The first question almost every defendant asks, understandably, is how much jail or prison time can be imposed. Naturally, if you’re convicted, the best possible outcome is no jail time at all, but that’s not always realistic.
Determining how much jail or prison time you face if convicted of a California criminal offense is a complex task. Under California law, each criminal offense has a lower, a middle, and upper prison term. The judge is required by law to impose the middle term unless the judge determines that “aggravating circumstances” call for more serious punishment.
Aggravating factors in a California criminal case can be related to either the offense or the defendant. The following are the offense-related aggravating factors that can be applied to a case:
- The crime involved great violence, great bodily harm, threat of great bodily harm, or other acts disclosing a high degree of cruelty, viciousness, or callousness;
- The defendant was armed with or used a weapon at the time of the commission of the crime;
- The victim was particularly vulnerable;
- The defendant induced others to participate in the commission of the crime or occupied a position of leadership or dominance of other participants in its commission;
- The defendant induced a minor to commit or assist in the commission of the crime;
- The defendant threatened witnesses, unlawfully prevented or dissuaded witnesses from testifying, suborned perjury, or in any other way illegally interfered with the judicial process;
- The defendant was convicted of other crimes for which consecutive sentences could have been imposed but for which concurrent sentences are being imposed;
- The manner in which the crime was carried out indicates planning, sophistication, or professionalism;
- The crime involved an attempted or actual taking or damage of great monetary value;
- The crime involved a large quantity of contraband;
- The defendant took advantage of a position of trust or confidence to commit the offense.
These are the factors related to the defendant that can aggravate an offense:
- The defendant has engaged in violent conduct that indicates a serious danger to society;
- The defendant’s prior convictions as an adult or sustained petitions in juvenile delinquency proceedings are numerous or of increasing seriousness;
- The defendant has served a prior prison term;
- The defendant was on probation or parole when the crime was committed; and
- The defendant’s prior performance on probation or parole was unsatisfactory.
In drug cases “weight enhancements” can add the following prison terms to a sentence:
- More than one kilogram (about 2.2 pounds) – an additional three years in prison
- More than four kilograms – an additional five years in prison
- More than 10 kilograms – an additional 10 years in prison
- More than 20 kilograms – an additional 15 years in prison
- More than 40 kilograms – an additional 20 years in prison
- More than 80 kilograms – an additional 25 years in prison
Your attorney will try to uncover mitigating factors in your case. If shown, these factors may reduce your jail or prison time. The following mitigating factors related to the offense can be considered.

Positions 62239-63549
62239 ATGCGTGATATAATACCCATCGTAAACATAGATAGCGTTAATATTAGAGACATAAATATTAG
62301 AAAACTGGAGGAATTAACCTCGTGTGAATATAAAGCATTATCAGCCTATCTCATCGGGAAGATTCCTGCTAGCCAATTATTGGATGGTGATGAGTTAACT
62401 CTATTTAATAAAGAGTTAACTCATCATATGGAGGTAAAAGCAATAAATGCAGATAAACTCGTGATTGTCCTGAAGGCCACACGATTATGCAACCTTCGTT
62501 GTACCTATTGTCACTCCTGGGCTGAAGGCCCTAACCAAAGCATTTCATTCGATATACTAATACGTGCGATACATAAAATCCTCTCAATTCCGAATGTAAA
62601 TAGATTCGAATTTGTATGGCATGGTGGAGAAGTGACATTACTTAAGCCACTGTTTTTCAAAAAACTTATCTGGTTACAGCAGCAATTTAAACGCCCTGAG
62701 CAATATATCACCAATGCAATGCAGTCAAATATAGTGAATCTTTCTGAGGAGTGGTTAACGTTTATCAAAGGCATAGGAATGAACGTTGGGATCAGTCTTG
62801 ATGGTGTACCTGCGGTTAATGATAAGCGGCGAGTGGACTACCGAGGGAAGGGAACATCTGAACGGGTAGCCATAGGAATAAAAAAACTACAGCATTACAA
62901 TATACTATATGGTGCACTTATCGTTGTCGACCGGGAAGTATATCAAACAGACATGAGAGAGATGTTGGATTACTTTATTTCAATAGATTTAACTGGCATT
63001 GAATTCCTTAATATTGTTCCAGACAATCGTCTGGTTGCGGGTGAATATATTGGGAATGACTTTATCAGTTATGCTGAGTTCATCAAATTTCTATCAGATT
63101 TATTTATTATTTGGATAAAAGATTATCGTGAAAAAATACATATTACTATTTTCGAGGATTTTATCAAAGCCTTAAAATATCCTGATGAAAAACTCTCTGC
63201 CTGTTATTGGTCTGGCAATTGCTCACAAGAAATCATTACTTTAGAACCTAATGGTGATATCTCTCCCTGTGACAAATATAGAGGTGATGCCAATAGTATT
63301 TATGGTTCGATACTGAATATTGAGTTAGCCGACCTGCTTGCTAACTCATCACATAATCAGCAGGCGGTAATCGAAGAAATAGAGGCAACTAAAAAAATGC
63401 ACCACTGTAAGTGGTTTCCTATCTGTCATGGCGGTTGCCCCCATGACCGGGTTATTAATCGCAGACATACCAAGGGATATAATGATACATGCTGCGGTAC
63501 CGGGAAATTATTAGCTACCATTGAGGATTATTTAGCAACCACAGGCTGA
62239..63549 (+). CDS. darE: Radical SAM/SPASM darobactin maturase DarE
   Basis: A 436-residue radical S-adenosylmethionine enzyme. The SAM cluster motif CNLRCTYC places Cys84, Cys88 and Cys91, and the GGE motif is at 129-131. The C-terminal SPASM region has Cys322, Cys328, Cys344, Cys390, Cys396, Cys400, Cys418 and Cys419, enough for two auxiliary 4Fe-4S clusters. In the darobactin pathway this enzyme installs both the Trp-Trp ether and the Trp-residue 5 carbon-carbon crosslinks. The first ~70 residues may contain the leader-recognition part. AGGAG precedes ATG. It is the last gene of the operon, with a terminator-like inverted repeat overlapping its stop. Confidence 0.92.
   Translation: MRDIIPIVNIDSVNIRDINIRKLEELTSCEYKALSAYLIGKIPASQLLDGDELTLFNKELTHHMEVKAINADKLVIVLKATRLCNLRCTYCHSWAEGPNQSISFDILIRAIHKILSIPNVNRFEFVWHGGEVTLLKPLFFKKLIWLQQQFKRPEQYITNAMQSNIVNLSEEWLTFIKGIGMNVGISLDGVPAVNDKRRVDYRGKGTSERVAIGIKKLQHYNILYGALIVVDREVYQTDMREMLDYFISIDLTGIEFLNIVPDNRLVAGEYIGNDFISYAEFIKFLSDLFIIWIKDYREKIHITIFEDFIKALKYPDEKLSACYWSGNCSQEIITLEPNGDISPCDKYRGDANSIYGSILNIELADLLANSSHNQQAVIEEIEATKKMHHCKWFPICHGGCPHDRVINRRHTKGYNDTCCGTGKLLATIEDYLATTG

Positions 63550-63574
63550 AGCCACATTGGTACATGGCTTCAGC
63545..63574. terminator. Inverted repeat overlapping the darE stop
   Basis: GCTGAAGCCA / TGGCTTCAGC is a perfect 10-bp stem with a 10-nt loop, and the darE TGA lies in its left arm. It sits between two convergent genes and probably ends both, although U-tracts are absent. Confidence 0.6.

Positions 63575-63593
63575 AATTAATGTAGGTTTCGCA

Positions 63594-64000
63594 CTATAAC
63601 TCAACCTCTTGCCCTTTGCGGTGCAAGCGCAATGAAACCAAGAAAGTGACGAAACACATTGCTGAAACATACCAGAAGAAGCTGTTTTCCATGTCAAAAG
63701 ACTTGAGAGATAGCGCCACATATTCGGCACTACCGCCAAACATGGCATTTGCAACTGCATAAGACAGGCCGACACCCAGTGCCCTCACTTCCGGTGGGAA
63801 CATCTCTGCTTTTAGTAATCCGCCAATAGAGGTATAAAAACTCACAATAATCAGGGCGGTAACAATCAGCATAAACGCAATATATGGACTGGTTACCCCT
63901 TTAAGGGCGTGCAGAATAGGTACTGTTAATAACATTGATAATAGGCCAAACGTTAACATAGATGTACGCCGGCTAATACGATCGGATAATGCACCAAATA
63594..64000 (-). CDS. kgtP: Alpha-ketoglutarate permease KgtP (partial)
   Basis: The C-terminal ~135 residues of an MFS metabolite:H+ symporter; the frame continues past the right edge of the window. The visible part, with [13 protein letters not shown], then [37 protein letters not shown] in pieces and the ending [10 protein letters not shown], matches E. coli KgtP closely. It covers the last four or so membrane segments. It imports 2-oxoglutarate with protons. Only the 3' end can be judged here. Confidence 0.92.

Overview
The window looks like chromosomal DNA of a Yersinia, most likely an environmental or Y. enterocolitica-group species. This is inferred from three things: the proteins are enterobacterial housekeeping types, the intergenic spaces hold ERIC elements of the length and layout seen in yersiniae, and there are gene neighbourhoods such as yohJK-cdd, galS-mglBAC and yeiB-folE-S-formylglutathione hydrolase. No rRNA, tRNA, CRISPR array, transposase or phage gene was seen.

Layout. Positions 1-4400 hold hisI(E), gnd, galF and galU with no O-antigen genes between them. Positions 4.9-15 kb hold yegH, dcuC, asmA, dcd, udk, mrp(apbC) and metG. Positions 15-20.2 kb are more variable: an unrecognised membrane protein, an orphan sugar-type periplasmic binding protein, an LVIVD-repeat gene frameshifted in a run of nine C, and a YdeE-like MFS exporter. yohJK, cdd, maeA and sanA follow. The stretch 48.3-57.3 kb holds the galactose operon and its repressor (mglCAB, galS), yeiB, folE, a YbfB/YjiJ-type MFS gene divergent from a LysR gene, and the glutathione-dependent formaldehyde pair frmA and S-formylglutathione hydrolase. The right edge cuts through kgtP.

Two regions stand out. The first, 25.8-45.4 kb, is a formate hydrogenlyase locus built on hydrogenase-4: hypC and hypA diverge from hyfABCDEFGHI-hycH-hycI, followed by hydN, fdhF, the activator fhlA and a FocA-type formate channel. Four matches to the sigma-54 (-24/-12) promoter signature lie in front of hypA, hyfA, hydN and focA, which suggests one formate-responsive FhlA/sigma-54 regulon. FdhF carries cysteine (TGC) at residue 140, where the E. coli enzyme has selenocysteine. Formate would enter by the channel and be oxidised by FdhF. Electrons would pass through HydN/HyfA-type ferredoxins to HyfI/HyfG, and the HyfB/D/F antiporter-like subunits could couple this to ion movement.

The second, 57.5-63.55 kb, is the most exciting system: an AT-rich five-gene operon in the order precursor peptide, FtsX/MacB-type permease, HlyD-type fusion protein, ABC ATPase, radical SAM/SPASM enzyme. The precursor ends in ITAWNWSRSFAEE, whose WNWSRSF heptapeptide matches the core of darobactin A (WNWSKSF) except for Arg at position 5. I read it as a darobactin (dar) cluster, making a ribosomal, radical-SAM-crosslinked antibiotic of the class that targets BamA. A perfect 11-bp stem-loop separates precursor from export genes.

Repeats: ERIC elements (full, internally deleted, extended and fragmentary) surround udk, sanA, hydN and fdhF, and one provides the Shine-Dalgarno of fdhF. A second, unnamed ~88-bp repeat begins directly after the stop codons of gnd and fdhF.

- The defendant was a passive participant or played a minor role in the crime;
- The victim was an initiator of, willing participant in, or aggressor or provoker of the incident;
- The crime was committed because of an unusual circumstance, such as great provocation, that is unlikely to recur;
- The defendant participated in the crime under circumstances of coercion or duress, or the criminal conduct was partially excusable for some other reason not amounting to a defense;
- The defendant, with no apparent predisposition to do so, was induced by others to participate in the crime;
- The defendant exercised caution to avoid harm to persons or damage to property, or the amounts of money or property taken were deliberately small, or no harm was done or threatened against the victim;
- The defendant believed that he or she had a claim or right to the property taken, or for other reasons mistakenly believed that the conduct was legal;
- The defendant was motivated by a desire to provide necessities for his or her family or self; and
- The defendant suffered from repeated or continuous physical, sexual, or psychological abuse inflicted by the victim of the crime, and the victim of the crime, who inflicted the abuse, was the defendant’s spouse, intimate cohabitant, or parent of the defendant’s child; and the abuse does not amount to a defense.
These are mitigating factors related to the defendant:
- The defendant has no prior record, or has an insignificant record of criminal conduct, considering the date and frequency of prior crimes;
- The defendant was suffering from a mental or physical condition that significantly reduced culpability for the crime;
- The defendant voluntarily acknowledged wrongdoing before arrest or at an early stage of the criminal process;
- The defendant is ineligible for probation and but for that ineligibility would have been granted probation;
- The defendant made restitution to the victim; and
- The defendant’s prior performance on probation or parole was satisfactory.
Aggravating and mitigating factors can have a tremendous influence on the sentence in a criminal case. It’s absolutely imperative to hire an attorney for the best chance of a good outcome. Your attorney will bring as many mitigating factors as possible to the judge’s attention and attempt to minimize the aggravating factors.